Is my situation a basis for health related/wrongful termination under the ADA?

Asked about 1 year ago - Newark, CA

I have received an email from another attorney stating I do have a case under the ADA & FEHA. I just need representation. Here is my situation: I was employed for a company that is contracted through Children’s Hospital (a pulmonary clinic) 8 months with my employer that has less than 50 employees. My son passed away Jan. 2013 and I was on leave until April 1st.. (returning to work April 1st). A few days prior to returning to work, I found out I have Stage 3C Invasive Breast Carcinoma, so I have been out and will remain out until I go through Chemotherapy/radiation and double breast reconstruction.
My employer gave me 12 weeks FMLA even though I was not employed a year. They gave me until April 23rd to come back to work (in which I do not understand where that date came from) in which my extensive mastectomy surgery was on April 16th and they told me in my letter they sent to me: "If you or your physician feel you can return to work before April 23rd on a part-time basis, we will do everything we can to reasonably accommodate your request, HOWEVER, YOU MUST BE WORKING FULL TIME AGAIN BY APRIL 23. (that makes no sense). They never gave me ample time to return to work. A week after surgery when my surgeon released me to return on May 20th. I then get a text page from my office manager stating my last day with the company was April 30th and then I receive a letter stating the same thing.
My issue: I had my own medical benefits plan I pay out of pocket monthly, so they are not losing any cost there, actually they are gaining off of me. They hired a "temp" to replace me until I return to work and that's what I was told from my office manager. The temp started in February and I found out that they hired her permanent in April, then they terminated my employment. They are paying her less hourly than I was getting paid I was also told from my office manager, so my employer is not losing anything or absorbing the loss of an employee for an extended period of time without disruption to the routines and needs of the office as they are claiming. I spoke to my office manager and stated that they should keep the temp on a long term temp until I return, because everyone wants me back. This is all my Director's decision. Is this right, legal and even fair? Do I have any rights? Can I sue based on the Americans with Disabilities Act? Isn't there a time frame on when they have to wait to hire someone on permanently? I was told it was 6 months they had to wait, but I don't know if that's correct. I'm really hoping I have some rights in this situation. I lose my son, I'm faced with breast cancer and they terminate my employment. Please advise...thank you so much.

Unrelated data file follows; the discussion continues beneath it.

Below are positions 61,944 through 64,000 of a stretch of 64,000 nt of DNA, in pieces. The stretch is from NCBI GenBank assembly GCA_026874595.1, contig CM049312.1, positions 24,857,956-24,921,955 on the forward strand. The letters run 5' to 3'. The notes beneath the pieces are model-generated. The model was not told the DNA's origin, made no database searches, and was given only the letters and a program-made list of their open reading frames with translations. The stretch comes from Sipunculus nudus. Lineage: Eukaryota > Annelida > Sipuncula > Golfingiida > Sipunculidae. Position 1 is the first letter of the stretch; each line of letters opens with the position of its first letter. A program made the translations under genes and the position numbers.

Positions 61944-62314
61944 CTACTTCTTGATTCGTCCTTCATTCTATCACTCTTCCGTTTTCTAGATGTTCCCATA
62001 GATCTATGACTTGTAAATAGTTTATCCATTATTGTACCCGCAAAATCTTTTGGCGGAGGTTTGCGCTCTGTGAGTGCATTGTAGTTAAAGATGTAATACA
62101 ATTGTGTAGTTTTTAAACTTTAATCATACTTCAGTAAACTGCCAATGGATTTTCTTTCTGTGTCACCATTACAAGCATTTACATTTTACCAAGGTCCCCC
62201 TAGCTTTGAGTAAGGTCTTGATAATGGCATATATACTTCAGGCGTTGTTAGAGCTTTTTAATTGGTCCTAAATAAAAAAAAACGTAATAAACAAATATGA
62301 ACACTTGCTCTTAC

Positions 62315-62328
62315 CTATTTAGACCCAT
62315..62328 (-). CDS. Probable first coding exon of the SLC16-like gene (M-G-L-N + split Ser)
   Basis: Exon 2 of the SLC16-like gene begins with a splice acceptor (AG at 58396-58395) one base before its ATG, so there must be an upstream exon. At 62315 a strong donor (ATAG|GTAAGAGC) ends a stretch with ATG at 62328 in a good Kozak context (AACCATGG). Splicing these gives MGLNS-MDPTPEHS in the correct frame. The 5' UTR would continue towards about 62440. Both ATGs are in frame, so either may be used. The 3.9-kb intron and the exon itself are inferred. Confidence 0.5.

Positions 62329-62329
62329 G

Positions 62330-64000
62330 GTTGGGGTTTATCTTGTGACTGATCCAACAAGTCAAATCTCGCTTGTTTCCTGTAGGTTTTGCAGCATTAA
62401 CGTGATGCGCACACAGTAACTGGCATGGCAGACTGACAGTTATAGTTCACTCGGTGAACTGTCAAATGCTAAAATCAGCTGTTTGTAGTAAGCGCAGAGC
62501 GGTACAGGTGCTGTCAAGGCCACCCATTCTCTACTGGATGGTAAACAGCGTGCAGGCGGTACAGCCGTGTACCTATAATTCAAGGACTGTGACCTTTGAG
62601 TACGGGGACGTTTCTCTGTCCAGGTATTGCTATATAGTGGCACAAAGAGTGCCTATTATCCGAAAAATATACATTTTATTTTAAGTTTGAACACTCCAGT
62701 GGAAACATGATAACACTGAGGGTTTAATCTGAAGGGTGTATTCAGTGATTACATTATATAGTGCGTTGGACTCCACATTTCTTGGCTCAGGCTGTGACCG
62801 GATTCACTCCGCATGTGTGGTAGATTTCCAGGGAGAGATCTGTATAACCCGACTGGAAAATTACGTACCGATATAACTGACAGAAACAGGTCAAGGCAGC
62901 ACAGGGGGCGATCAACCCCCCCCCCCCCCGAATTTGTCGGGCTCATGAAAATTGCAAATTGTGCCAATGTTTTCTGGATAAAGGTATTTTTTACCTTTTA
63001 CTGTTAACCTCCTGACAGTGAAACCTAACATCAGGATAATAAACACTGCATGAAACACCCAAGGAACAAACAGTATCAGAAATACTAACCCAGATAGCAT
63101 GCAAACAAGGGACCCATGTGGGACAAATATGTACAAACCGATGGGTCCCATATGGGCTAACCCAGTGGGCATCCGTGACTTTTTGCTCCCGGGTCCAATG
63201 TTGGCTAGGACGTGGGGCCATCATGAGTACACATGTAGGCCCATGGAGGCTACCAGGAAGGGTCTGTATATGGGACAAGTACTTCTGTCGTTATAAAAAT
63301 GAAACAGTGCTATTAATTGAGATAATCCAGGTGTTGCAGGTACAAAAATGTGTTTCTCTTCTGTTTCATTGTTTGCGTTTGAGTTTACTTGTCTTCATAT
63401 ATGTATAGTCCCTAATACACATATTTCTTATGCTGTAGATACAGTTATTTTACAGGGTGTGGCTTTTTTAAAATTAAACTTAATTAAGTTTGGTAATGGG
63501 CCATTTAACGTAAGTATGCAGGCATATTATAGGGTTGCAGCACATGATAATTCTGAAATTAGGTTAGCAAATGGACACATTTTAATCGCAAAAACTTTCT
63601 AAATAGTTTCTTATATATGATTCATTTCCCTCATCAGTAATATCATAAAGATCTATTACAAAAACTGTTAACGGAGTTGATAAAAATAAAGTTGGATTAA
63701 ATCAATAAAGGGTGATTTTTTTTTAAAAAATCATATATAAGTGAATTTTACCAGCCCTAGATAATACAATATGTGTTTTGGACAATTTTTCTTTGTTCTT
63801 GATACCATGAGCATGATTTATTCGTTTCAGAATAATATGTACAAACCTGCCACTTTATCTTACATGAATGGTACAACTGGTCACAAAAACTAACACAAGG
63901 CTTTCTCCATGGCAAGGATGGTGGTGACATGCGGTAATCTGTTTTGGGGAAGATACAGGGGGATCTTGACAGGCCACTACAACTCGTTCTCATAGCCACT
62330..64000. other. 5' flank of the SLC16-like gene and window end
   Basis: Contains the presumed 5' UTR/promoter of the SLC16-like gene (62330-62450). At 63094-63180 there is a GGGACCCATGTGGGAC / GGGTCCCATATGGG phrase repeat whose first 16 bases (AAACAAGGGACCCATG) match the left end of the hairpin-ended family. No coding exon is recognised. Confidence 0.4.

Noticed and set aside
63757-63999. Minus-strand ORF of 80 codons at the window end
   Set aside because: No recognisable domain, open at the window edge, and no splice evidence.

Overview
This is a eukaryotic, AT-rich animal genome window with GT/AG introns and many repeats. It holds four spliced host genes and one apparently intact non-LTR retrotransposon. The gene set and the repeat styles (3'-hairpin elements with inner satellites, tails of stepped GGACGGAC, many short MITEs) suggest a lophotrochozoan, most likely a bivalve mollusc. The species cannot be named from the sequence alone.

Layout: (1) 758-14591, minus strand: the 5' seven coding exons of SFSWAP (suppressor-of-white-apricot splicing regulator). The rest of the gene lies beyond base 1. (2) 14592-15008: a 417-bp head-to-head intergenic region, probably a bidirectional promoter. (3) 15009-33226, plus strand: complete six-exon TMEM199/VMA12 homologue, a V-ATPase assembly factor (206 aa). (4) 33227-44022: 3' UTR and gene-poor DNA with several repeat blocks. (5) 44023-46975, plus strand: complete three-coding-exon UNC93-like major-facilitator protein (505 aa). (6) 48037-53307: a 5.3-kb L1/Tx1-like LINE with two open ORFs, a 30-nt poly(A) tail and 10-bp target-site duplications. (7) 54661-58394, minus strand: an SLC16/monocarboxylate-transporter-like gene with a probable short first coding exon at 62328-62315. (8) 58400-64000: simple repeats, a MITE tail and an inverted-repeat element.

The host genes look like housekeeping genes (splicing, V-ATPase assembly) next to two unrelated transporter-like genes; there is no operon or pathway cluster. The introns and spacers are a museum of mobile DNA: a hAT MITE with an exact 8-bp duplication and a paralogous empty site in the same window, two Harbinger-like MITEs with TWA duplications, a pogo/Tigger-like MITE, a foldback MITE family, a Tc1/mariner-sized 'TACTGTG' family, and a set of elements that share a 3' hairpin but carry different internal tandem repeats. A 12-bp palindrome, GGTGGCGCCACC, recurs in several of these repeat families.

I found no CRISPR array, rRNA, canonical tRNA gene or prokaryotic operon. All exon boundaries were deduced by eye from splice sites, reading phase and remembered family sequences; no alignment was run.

P.S. I also wanted to inform you that this company will be merging and some employees will belong to Children’s Hospital (paid by Children’s Hospital) and the doctors will be UCSF paid and the company. I work for may not exist anymore, so I want to get moving on this.

Attorney answers (2)